Developer 'getting out of UK' to invest €400m here
Brexit causing UK 'immense problems' says Ziggurat chief
Published 13/07/2016 | 02:30
The head of UK-based student accommodation developer Ziggurat has said his company is "getting out of the UK completely and investing all our money in Ireland".
Speaking to the Irish Independent, Ziggurat founder and managing director Matthew McAdden said while the decision of the British electorate to vote in favour of Brexit was causing "immense problems" for the UK, he did not see any adverse impact for the Irish economy which he described as "very, very strong".
He said: "We genuinely don't see an [adverse] impact of the 'leave' [Brexit] vote in the UK which is causing us immense problems in the UK.
"We are getting out of the UK completely and investing all our money into Ireland. We just don't see an impact of the 'leave' vote on the economy of Ireland. If anything, it might be of benefit."
The Ziggurat chief confirmed his company's plans to invest around €400m in 4,000 new student units in Dublin, Cork and Galway.
The UK developer is already well known in the Irish marketplace having acquired and converted the former Montrose Hotel opposite UCD's Belfield campus in Dublin to student accommodation.
According to McAdden, the Montrose property is already near full occupancy with "just a handful of rooms left". This is despite the fact that the average cost per room has increased since last year to €256 per week. Ziggurat has now acquired sites on Dublin's Upper Dominic Street and on the North Circular Road where it plans to build facilities capable of housing 380 and 420 students respectively.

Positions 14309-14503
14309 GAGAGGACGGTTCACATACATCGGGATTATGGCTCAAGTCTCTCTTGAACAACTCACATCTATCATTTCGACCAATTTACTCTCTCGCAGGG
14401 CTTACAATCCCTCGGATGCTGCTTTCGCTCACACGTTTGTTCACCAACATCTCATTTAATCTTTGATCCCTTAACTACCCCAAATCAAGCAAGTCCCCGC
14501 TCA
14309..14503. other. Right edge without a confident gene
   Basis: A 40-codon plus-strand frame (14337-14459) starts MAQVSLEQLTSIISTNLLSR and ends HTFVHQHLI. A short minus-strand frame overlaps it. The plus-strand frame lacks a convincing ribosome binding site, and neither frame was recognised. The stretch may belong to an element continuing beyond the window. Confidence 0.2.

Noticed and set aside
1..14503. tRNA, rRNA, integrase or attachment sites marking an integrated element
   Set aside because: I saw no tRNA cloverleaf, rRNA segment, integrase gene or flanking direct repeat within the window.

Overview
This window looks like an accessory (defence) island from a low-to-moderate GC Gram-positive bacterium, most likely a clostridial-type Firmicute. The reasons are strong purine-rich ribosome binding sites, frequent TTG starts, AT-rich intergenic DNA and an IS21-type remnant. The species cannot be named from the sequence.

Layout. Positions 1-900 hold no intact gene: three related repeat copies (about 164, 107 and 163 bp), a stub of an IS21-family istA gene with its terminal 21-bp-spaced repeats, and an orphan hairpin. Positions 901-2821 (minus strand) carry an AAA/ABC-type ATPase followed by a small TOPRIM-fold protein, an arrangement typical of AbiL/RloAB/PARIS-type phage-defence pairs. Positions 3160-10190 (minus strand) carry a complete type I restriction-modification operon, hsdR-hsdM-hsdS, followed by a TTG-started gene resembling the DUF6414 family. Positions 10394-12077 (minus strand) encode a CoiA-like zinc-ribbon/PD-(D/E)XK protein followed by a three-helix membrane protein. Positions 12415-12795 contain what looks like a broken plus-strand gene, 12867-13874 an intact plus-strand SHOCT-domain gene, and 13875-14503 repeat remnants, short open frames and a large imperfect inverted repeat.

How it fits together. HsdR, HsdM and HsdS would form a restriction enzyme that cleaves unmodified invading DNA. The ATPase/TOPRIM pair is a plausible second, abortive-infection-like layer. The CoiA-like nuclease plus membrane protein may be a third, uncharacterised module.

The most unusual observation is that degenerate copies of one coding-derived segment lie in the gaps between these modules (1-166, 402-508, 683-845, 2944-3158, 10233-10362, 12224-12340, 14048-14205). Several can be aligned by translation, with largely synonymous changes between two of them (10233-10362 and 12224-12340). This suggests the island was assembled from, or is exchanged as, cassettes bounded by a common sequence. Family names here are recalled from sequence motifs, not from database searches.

The location of the developments will see demand from students attending the DIT campus at Grangegorman.
Owing to the close proximity of the Luas, students attending Trinity College may also be interested in securing accommodation there.
The sites in question include the former Michael H textile plant acquired from Small Firms Association chairman AJ Noonan and two former Arnotts car park sites controlled by developer Noel Smyth.
Subject to planning, Ziggurat expects to have the proposed 800 Dublin student rooms ready for occupation in 2019.
The company has also acquired a site on Cork's Western Road close to UCC for a 200-bed facility and intends to build up to 1,000 student rooms in both Cork and Galway over the next three years.
Referring to the opportunities presented by the Irish market, McAdden said: "We're enthused by it. Dublin is very exciting, but so is Cork.
"There are 25,000 students at UCC and it's an internationally-recognised university and NUIG (Galway) has 18,000 to 20,000 students and is also internationally-recognised."
He added: "The real economy in Ireland is very, very strong. People continue to have the confidence to rent properties to go to university."